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Wild chimps in Cameroon reported as thesource for HIV virus

By Martin Booth, Eartht Tmes

Special to USAfrica The Newspaper, Houston, CLASSmagazine, USAfricaonline.comand The Black BusinessJournal

It is now 25 years since the HIV virus was discovered. The sourceof this virus, believed to be the African jungles has remained amystery. But now an international team of researchers led by BeatriceHahn of the Universityof Alabama at Birmingham has traced the virus to its naturalreservoir in the wild chimps in jungles of south Cameroon.

Their findings appear in the latest issue of the journalScience. "We're 25 years into this pandemic," Dr. Hahn said. "Wedon't have a cure. We don't have a vaccine. But we know where it camefrom. At least we can make a check mark on one of those." But findingthe source was dirty work since theresearchers had to track the chimps and then collect 1,300 samples oftheir feces for genetic analysis. The study has been going on for adecade. It took them seven years to create a genetic tool that couldhelp in the analysis.

Scientists have known from a long time that animals have adifferent version of HIV called SIV or simian immunodeficiency virus.However this is not that lethal in animals and does not cause immunedisease in them. The main source was detected in the subspecies Pantroglodytes troglodytes.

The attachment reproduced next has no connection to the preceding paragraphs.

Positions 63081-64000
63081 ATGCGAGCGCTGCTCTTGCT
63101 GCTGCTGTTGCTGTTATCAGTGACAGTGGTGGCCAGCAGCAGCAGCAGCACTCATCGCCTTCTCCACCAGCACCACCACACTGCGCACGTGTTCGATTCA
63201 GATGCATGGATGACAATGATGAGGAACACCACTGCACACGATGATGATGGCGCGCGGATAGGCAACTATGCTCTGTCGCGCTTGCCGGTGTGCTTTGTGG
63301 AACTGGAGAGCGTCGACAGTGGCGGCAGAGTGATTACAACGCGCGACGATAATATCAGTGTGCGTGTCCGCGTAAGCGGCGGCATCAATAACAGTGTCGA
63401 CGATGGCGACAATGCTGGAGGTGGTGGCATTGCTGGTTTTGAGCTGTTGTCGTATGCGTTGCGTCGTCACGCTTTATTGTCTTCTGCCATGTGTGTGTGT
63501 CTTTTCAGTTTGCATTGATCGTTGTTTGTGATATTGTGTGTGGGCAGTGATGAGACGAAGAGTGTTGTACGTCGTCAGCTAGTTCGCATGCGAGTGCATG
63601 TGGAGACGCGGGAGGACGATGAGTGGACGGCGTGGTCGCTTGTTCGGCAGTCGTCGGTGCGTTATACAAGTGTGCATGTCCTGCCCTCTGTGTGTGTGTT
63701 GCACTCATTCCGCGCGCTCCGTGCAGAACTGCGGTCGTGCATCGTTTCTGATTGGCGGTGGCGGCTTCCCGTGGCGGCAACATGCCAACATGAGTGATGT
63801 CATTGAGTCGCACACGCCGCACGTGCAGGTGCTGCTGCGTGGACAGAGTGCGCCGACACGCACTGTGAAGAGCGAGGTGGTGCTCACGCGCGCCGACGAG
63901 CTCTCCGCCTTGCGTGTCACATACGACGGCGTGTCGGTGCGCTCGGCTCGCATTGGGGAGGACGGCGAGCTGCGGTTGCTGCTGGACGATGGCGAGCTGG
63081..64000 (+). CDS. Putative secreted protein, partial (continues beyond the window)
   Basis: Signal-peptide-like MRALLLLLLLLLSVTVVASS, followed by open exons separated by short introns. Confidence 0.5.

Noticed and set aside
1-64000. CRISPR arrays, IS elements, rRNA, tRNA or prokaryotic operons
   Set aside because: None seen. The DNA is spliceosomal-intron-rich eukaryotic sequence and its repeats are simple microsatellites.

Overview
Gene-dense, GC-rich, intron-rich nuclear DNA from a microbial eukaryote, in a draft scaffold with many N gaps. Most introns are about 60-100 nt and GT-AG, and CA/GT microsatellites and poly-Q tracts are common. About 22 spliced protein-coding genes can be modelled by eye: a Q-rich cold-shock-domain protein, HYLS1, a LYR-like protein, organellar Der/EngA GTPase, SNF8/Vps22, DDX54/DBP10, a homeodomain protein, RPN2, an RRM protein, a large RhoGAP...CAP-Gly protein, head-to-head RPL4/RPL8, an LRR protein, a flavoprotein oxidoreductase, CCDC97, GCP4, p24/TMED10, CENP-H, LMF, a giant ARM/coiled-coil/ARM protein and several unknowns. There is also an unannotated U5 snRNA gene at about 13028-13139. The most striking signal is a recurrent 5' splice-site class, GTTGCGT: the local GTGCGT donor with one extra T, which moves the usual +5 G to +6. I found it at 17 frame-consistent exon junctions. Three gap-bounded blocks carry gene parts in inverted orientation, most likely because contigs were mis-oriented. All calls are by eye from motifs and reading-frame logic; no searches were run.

There are three known types of HIV-1. Scientists think that as thevirus transferred itself to humans probably from a chimp bite on ahunter, it changed its characteristic to a deadly form. The firsthuman infected with HIV was a man from Kinshasa in Congo in 1959.

"It is likely that the jump between chimps and humans occurred insouth-east Cameroon - and that virus then spread across the world,"said Paul Sharp, professor of genetics at the University ofNottingham, who was also a part of the research team. "When youconsider that HIV probably originated more than 75 years ago, it ismost unlikely that there are any viruses out there that will prove tobe more closely related to the human virus." He added that the teamwas now working to understand the genetic differences "between SIVcpzand HIV-1 evolved as a response to the species jump."